Freitag, 12. April 2013

It Doesn't Work Without Transparency And Trust

What’s fascinating to look at is how the tone of the comments on the Kickstarter campaign changes over time: at first, they are resoundingly positive, cheering for Mackenzie and her mother for encouraging her to do this. Then after the information about Wilson’s background gets posted, they turn more negative — but there are still lots of people telling her she is doing the right thing. Over time, however, the number of negative responses increases, and some commenters start to question whether it was even Mackenzie’s idea, and criticize Wilson for saying she plans to identify her attackers.

For me at least, this episode feels a lot like what happened to musician Amanda Palmer when she raised more than $1 million from her fans in less than two weeks for a new album and tour. Even though she detailed exactly how she would be using the money, there were still questions raised when she started to invite musicians to play with her for free as part of the tour. She eventually had to respond to those criticisms publicly and repeatedly, and pay the musicians the standard rate.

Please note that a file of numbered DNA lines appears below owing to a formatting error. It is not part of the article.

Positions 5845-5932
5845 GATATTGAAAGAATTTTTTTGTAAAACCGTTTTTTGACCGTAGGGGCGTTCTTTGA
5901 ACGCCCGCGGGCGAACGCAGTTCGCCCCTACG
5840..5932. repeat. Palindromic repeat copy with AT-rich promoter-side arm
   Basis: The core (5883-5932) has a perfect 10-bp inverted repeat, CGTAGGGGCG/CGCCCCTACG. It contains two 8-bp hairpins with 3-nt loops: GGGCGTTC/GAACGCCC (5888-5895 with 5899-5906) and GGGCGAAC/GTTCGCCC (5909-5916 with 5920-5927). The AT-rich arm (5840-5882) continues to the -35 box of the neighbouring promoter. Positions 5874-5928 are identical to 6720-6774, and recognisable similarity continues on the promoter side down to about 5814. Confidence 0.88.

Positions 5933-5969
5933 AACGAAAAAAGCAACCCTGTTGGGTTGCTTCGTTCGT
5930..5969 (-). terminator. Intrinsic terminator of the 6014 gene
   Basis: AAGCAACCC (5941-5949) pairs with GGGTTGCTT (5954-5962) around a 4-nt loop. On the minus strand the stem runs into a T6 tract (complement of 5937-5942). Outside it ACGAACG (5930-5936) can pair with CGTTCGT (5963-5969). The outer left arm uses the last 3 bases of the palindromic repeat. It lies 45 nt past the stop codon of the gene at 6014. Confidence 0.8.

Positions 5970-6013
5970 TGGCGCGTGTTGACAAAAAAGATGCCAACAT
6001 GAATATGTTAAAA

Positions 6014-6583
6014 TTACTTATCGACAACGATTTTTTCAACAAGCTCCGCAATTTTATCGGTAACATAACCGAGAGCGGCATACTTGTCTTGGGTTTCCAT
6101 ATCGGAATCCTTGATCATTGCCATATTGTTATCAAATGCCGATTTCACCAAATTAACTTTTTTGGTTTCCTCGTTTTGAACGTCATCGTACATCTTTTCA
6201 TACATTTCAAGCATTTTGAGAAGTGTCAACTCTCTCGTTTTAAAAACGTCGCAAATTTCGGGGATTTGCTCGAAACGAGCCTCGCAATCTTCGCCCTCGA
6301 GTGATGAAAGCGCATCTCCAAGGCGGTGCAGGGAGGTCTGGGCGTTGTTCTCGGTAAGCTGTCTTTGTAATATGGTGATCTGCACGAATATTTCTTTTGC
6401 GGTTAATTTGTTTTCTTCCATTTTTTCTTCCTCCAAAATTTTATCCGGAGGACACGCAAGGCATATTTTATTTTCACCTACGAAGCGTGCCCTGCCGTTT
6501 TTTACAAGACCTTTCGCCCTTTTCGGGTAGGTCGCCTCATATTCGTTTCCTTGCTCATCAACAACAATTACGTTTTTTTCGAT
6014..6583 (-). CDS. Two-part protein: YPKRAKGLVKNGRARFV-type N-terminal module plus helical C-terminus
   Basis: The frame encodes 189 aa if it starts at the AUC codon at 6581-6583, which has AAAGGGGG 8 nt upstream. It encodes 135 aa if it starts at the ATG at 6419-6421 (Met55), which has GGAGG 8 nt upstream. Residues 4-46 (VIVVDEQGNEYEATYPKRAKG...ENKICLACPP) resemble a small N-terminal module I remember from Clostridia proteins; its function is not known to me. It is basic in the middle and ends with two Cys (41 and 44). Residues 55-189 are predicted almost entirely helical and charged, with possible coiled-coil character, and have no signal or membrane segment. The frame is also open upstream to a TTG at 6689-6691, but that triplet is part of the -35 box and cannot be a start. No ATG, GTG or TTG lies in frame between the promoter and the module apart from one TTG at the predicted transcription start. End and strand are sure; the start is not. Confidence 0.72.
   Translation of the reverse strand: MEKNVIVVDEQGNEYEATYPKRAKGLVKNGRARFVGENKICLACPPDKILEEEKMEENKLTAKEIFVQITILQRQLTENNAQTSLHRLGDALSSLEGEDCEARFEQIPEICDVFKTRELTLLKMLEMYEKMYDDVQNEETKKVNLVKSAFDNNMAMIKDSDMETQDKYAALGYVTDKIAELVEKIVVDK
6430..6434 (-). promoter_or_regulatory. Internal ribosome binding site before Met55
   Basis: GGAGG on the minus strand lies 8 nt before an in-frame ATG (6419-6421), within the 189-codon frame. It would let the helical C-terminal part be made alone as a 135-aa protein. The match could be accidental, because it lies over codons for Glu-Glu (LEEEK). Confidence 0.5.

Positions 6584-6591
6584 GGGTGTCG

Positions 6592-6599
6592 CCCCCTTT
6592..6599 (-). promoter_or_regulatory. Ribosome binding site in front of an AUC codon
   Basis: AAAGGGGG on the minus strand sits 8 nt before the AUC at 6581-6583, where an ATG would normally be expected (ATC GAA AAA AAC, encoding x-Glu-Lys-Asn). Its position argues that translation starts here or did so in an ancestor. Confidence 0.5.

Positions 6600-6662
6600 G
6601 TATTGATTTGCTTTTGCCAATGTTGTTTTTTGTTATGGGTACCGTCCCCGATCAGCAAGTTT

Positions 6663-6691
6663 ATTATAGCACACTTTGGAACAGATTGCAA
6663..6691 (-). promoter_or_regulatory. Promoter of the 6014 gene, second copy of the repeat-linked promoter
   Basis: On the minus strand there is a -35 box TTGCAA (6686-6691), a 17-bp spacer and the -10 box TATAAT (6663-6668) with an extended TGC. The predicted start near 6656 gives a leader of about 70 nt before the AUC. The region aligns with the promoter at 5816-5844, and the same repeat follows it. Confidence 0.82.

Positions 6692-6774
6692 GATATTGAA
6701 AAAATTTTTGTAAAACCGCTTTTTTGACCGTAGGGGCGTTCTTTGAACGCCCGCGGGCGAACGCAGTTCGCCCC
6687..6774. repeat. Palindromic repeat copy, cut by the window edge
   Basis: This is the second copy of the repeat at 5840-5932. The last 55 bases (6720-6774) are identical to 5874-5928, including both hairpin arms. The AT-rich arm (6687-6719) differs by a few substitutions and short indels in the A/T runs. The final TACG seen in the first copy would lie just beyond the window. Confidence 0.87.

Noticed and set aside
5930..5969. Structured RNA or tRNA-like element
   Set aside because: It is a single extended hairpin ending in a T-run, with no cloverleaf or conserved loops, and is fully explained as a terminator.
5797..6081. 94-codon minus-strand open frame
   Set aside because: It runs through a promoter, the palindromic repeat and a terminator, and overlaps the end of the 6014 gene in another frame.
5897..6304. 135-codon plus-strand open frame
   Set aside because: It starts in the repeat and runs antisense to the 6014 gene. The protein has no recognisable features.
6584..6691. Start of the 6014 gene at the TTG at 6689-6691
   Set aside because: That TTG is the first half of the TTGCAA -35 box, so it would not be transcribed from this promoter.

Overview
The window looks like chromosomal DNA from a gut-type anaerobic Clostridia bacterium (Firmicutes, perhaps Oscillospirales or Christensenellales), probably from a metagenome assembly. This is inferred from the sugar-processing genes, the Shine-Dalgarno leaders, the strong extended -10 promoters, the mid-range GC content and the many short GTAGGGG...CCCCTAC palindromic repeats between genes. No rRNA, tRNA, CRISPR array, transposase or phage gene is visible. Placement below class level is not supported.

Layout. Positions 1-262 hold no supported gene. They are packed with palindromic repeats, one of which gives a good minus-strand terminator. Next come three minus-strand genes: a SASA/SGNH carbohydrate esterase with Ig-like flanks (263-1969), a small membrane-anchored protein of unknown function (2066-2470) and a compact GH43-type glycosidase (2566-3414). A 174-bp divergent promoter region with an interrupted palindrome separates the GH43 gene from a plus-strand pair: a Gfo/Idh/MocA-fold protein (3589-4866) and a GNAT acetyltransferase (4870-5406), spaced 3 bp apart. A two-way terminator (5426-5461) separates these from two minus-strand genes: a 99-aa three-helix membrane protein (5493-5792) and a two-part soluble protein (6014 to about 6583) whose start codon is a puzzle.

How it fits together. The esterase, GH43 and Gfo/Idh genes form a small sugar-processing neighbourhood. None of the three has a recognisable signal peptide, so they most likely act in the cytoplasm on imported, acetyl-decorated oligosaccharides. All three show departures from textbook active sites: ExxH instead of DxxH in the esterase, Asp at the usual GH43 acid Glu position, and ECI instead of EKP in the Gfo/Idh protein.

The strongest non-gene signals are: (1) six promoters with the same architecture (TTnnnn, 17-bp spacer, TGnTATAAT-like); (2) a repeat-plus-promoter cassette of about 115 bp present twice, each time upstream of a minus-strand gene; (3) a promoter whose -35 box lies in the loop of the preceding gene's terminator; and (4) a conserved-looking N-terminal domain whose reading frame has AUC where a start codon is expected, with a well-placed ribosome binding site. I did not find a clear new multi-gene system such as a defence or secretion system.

The lesson from both of these incidents is the same, I think. If you are going to appeal to the crowd for support, then you are essentially striking a bargain with them: they provide money, but you have to do more than just provide whatever the end product is. You have to be as open and transparent as possible and do whatever you can to maintain the trust of those supporters, and that changes the dynamics of the situation completely. And once that trust is lost, the game is effectively over. Read The Full Text by Mathew Ingram on gigaom